In 2014, Aaron Hurst’s book, The Purpose Economy, brought the idea of purpose front and center for business, launching a revolution of sorts in how we think about personal, professional, and organizational purpose. Hurst had previously founded the Taproot Foundation, a network he set up to connect social change organizations with business professionals willing to donate time and expertise to build capacity. Hurst is a key figure in the modern purpose story, so this episode’s conversation with Chris Pirie from Learning Futures Group and Stacia Garr from RedThread Research is the perfect place to start the season’s journey toward finding out if purpose really is working.
Why Hurst founded Taproot — then moved on
We first hear about the personal and family journey that is the basis for all Hurst’s work, including what he’s doing with his new peer coaching platform, Imperative. We then explore the frustrations that led him to move on from pro bono work: a recognition that people need to feel a purpose in what they do at work; too many are “driving blind” because they can’t get to one; and that purpose needs to be systematically integrated into the flow of work.
Purpose does not equal supporting social causes
Purpose is set to become what creates value for people as employees and consumers, as well as sparking loyalty to organizations and brands. It is also, we learn, not to be confused with merely supporting good causes — and actually much more about new insights into human psychology and deep needs we all have. (Think, more autonomy = more sense of purpose.)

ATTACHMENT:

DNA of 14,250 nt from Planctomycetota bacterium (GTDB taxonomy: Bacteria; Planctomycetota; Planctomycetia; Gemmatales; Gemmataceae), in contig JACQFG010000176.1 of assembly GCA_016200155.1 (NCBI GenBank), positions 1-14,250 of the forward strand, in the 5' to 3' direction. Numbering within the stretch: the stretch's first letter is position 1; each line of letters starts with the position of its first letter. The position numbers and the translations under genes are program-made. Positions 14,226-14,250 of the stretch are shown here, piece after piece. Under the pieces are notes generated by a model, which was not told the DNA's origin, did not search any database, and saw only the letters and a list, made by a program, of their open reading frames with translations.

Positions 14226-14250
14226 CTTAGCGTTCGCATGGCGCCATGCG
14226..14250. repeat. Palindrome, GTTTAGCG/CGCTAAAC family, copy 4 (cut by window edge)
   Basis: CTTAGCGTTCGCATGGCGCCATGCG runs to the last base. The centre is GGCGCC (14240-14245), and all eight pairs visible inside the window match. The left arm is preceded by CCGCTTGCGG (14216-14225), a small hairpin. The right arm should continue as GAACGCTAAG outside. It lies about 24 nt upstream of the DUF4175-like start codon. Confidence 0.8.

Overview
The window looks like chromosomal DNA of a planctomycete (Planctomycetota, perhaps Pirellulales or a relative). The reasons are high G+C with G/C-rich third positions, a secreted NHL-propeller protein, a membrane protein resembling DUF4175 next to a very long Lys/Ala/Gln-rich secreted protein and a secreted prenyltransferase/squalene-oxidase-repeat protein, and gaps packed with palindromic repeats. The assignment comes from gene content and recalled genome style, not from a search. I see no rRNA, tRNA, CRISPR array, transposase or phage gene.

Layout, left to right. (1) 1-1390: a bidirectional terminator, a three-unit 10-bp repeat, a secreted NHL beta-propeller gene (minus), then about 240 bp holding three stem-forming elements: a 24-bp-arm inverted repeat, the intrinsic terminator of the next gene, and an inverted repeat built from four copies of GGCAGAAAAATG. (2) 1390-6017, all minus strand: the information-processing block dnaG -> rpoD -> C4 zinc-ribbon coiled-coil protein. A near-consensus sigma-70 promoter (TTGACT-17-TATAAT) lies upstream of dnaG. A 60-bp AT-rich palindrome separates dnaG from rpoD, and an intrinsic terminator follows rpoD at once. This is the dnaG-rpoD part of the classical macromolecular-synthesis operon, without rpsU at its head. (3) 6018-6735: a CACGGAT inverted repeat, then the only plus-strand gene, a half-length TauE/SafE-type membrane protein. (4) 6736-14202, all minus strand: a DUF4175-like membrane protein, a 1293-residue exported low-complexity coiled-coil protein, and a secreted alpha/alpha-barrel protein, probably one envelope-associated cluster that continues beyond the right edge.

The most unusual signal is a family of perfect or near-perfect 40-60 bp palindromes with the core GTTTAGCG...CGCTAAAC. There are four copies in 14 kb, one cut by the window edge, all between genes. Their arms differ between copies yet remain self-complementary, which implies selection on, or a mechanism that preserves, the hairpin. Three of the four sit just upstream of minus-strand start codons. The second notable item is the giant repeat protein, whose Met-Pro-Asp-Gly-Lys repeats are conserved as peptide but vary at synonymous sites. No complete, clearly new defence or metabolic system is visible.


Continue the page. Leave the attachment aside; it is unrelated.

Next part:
What does HR need to do?
All these shifts have big implications for HR and talent management. There certainly is a need for new metrics on how to measure purpose’s success in the workplace (and Hurst has some key messages for leaders, especially not just tracking growth, but also relationships and impact — as he does for HR and what its opportunity is with purpose).
Will purpose survive the pandemic?
The conversation stress-tests some of Hurst’s ideas against COVID, the gig economy, and other realities: deciding what’s real and what’s not can be tricky right now. Then, we ask the key question of the episode: how does purpose specifically connect to workplace learning? This requires a shift in organizational mindsets away from command-and-control thinking and the idea of optimizing human “resources” towards helping people as human beings.
The purpose bottom-line for Learning & Development as a practice
L&D’s role here could be as a key part of the change management process, we decide —getting organizations into this new mindset. A core concept here: L&D can act as a builder and embracer of a coaching culture that supports continuous employee growth and development. Conclusion: It’s time to retire talk of “hard” versus “soft” skills — and move to teaching human skills instead.
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